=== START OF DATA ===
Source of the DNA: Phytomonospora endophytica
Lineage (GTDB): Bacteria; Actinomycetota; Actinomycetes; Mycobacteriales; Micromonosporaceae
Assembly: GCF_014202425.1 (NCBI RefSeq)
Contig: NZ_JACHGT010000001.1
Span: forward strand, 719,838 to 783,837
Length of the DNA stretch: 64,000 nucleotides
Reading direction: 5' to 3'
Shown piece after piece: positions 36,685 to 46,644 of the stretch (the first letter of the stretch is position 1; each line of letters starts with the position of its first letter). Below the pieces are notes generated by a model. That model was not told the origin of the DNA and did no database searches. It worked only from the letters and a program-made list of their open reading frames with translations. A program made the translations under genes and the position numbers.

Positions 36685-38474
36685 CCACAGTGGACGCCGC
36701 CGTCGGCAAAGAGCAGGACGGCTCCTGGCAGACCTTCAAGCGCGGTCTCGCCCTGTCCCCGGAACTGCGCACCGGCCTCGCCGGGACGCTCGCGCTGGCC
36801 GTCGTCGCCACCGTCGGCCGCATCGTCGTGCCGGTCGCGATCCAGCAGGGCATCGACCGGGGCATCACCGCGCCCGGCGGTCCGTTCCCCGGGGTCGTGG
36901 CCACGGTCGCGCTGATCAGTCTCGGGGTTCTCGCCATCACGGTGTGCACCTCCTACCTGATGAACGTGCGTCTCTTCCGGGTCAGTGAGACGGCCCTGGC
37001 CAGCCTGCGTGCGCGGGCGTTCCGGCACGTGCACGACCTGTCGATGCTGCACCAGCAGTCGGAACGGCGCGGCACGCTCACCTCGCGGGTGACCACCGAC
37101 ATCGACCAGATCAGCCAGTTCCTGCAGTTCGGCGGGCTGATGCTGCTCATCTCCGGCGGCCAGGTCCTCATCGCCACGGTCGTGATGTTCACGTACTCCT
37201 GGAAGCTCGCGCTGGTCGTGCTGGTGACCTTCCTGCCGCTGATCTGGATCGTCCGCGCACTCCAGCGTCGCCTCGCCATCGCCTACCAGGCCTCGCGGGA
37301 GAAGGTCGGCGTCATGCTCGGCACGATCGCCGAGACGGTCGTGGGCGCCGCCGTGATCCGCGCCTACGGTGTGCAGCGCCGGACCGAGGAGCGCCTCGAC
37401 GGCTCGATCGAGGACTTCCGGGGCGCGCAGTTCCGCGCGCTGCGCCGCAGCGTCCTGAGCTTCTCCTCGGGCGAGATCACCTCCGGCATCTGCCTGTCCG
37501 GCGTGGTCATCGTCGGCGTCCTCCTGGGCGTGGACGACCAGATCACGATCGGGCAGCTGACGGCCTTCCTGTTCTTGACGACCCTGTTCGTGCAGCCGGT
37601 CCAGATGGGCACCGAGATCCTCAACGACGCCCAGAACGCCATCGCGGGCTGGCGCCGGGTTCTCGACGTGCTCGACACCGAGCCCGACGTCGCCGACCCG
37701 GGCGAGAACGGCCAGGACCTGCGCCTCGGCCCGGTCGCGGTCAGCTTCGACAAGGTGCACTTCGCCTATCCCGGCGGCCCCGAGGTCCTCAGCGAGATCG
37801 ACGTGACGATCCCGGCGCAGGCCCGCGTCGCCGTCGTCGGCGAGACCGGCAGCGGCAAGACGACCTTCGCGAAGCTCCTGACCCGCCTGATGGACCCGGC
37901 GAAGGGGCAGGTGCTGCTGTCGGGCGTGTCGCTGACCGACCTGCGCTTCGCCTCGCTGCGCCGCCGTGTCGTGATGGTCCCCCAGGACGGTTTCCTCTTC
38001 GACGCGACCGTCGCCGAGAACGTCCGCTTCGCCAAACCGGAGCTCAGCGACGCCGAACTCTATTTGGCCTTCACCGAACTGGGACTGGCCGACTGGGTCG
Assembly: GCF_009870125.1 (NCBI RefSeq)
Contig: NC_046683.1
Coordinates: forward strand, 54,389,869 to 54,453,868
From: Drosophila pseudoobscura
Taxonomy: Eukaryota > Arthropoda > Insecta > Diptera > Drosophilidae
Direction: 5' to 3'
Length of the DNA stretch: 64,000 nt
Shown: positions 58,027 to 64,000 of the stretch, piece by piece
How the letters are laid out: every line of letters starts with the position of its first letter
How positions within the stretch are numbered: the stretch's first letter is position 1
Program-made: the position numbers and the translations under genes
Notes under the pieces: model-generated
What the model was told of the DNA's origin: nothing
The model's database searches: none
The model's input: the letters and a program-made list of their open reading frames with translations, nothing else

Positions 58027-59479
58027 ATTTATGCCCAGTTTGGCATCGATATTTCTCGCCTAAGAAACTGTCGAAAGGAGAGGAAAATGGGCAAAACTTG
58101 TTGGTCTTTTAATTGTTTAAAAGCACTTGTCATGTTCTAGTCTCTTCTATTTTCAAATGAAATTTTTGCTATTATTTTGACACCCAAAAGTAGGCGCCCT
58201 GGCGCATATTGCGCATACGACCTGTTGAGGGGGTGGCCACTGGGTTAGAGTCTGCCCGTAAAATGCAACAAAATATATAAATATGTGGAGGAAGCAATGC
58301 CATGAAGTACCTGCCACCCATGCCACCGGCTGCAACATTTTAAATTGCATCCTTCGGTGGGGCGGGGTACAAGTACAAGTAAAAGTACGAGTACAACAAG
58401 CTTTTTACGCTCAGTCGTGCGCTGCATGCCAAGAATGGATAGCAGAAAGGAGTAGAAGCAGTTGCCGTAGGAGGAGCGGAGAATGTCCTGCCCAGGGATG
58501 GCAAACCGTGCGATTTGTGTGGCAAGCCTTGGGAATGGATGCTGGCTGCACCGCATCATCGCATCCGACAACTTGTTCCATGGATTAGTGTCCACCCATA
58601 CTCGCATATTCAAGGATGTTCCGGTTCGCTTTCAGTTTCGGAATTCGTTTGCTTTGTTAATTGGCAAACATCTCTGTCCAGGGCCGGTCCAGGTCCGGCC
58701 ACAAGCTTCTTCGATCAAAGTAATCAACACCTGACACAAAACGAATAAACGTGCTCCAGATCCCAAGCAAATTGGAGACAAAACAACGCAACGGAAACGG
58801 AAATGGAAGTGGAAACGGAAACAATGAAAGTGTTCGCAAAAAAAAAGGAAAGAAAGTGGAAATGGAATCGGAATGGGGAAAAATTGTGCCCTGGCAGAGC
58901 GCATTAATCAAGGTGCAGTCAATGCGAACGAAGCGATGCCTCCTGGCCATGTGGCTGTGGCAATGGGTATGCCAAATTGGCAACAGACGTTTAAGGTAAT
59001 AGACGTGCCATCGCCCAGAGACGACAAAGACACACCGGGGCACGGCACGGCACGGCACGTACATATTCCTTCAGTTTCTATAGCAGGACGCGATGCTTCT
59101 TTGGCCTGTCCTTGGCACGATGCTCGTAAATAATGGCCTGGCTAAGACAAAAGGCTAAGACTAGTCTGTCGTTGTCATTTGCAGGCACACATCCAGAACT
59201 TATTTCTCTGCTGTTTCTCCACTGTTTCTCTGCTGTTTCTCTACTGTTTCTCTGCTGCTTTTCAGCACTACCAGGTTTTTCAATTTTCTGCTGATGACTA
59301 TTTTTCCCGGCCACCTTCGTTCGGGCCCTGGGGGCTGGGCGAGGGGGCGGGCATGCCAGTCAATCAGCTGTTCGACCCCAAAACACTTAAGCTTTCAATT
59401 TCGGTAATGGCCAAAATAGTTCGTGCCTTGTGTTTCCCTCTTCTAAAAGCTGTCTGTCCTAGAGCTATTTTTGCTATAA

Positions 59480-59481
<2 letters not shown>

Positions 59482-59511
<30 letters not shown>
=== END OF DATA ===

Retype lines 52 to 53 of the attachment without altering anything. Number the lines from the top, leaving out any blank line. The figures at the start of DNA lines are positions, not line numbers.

59101 TTGGCCTGTCCTTGGCACGATGCTCGTAAATAATGGCCTGGCTAAGACAAAAGGCTAAGACTAGTCTGTCGTTGTCATTTGCAGGCACACATCCAGAACT
59201 TATTTCTCTGCTGTTTCTCCACTGTTTCTCTGCTGTTTCTCTACTGTTTCTCTGCTGCTTTTCAGCACTACCAGGTTTTTCAATTTTCTGCTGATGACTA